When IKEA is presented with the prestigious 2011 Cannes Advertiser of the Year Award later this month, Anna Crona, marketing director for IKEA UK and Ireland, will not be there to pick it up. Nonetheless, she is proud of the accolade.
'It's great recognition that we can do well with country-specific communications,' she says. 'Doing what we've done and adapting to markets with a warm, human touch is something we're proud of and want to continue. We're really happy to get the recognition that this seems to be working.'
The 50-year-old Swede, having spent a remarkable 25 years at the retailer, is somewhat bashful when receiving praise and, although comfortable being interviewed, prefers to maintain a quiet family life over attending marketing industry bashes. Crona, like many IKEA employees, just enjoys simply getting on with the job.
So, instead of hanging out on yachts and sipping Champagne on the Cote d'Azur, Crona will be a world away from the glamour of Cannes at IKEA's UK headquarters, based just off London's North Circular Road. Walking up a dingy stairwell and across the top floor of a multistorey car park to reach head office, the ambience feels out of sync with IKEA's desired brand values of providing inspiration to shoppers and being 'happy inside'.
That's the positioning Crona worked on with ad agency Mother, and it is to the next campaign, 'Bedrooms' - the follow-up to the creatively eye-catching 'Kitchens' ad - that she is turning her attention. Like its forerunner, 'Bedrooms', due to break in late-summer, will concentrate on making IKEA's bedrooms 'famous'.
'Before we do any campaign we do thorough research, and with kitchens, we found we had no position at all,' says Crona. 'People thought we just sold pots and pans, so we tried to create fame and awareness through our ads. We had the best growth in the world in kitchens, and on social media it just exploded.'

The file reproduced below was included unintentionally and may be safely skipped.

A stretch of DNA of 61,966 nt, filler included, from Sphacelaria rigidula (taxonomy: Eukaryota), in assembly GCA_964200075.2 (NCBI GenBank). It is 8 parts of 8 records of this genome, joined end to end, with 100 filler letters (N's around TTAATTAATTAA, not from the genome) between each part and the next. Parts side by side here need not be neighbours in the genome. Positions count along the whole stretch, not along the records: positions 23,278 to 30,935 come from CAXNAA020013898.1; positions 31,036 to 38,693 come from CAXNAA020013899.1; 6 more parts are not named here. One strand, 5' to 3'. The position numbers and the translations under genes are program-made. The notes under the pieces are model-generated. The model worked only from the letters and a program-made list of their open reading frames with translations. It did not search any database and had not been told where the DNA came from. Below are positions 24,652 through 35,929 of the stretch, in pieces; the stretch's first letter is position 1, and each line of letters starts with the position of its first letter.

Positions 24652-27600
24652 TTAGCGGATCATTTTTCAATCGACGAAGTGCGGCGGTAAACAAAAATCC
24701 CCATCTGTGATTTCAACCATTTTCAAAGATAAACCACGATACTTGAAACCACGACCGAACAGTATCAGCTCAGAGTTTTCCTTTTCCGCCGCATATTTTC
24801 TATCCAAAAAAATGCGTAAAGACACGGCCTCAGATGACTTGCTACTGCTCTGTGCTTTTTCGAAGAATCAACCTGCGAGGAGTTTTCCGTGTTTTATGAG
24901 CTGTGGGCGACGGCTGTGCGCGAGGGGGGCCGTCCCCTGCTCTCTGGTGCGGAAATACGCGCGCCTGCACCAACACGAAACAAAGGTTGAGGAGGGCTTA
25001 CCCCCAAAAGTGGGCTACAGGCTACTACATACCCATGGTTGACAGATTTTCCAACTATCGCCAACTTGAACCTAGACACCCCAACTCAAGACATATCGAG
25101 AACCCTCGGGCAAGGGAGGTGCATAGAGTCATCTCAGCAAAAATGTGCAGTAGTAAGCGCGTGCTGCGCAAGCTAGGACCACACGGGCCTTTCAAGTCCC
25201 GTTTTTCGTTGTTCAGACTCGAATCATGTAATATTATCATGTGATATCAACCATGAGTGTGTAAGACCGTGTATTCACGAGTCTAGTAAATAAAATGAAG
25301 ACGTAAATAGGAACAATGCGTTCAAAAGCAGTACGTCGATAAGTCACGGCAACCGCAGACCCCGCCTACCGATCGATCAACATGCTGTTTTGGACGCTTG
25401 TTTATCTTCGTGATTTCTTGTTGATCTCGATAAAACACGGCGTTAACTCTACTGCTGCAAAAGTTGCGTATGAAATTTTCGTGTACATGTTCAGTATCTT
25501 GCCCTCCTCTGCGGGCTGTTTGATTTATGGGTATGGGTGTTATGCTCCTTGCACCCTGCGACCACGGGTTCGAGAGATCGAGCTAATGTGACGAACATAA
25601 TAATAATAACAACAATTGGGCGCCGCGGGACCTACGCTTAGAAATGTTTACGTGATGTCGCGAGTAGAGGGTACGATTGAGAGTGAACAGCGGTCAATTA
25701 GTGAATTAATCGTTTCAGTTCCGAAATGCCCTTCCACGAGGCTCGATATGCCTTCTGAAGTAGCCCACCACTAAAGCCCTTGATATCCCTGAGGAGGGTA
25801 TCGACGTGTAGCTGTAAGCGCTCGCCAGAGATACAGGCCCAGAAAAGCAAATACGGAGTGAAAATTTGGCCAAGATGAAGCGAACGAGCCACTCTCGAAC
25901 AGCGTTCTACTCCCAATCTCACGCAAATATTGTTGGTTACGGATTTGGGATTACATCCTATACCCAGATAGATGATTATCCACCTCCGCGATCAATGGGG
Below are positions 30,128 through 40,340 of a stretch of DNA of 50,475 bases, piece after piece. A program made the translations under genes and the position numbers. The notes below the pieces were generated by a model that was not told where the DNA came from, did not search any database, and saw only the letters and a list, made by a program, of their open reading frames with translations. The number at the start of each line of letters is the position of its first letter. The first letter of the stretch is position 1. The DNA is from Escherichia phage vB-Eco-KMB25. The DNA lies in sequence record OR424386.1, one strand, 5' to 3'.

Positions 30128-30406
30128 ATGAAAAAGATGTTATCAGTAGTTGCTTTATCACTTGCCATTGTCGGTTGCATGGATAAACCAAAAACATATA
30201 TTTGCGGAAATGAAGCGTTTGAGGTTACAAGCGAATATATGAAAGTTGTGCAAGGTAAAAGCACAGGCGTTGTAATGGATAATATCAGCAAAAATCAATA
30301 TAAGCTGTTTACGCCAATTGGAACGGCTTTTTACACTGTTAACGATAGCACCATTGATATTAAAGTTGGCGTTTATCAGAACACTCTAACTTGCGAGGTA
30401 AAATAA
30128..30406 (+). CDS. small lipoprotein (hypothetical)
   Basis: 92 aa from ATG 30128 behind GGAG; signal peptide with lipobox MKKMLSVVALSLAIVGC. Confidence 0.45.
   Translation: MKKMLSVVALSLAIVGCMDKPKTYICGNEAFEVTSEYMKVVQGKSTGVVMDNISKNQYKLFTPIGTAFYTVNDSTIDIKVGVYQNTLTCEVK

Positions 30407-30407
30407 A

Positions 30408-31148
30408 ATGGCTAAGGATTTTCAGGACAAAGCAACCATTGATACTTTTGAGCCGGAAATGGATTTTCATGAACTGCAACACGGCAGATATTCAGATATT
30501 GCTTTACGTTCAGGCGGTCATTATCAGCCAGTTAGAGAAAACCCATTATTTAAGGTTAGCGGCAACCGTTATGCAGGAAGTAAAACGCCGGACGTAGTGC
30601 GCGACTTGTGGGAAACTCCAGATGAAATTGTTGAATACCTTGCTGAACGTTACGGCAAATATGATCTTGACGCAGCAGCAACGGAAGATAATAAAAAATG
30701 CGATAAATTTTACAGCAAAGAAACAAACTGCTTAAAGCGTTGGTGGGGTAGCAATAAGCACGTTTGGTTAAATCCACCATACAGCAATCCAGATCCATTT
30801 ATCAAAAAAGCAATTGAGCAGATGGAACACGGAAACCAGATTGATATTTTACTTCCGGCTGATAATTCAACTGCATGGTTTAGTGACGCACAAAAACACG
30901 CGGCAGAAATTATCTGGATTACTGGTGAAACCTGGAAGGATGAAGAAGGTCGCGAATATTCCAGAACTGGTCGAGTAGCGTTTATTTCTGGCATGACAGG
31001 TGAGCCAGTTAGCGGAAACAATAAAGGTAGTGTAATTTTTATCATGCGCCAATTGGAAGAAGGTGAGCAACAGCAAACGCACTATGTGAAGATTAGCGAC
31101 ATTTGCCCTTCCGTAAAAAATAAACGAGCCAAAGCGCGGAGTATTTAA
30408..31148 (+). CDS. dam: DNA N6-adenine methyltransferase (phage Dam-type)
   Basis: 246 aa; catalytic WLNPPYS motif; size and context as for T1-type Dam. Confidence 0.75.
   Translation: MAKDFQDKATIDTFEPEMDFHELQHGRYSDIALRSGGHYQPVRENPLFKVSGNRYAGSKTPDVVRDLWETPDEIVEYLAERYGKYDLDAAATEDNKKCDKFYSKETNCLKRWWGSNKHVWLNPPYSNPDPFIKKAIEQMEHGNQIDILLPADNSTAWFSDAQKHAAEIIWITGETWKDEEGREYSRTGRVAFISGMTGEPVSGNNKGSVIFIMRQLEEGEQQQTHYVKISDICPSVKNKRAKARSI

Quite how much growth is, however, impossible for outsiders to ascertain. Having opened its first UK store in 1987, IKEA has yet to make public any profit or revenue figures for the UK. Being privately owned and with its headquarters outside the UK, it has no obligation to shareholders or Companies House to do so.
Not that it should be inferred from this that IKEA is struggling financially. The retailer's flash sales never fail to prompt a bout of IKEA-mania in its 18 UK stores, while its 85-year-old founder, Ingvar Kamprad, is worth an estimated $6bn (£3.6bn), according to Forbes magazine.
'I don't think we're being secretive on purpose,' says Crona. 'We're just focused inside and on the customers. We have an understanding now that people want to know about the company and that being secretive is not who we are - we're actually very open and transparent. So we're now trying to improve that.'
Last year, in an effort to shake off claims of secrecy, IKEA published overall global revenue figures for the first time. They revealed £2.2bn profits in the year ending August 2009. An unrelenting growth strategy, with India next in its sights, means IKEA continues to expand rapidly.
This is Crona's first media interview in her quarter-century at IKEA, which has included several senior management roles. So how does she see the progression of the company to which she has devoted her working life to date?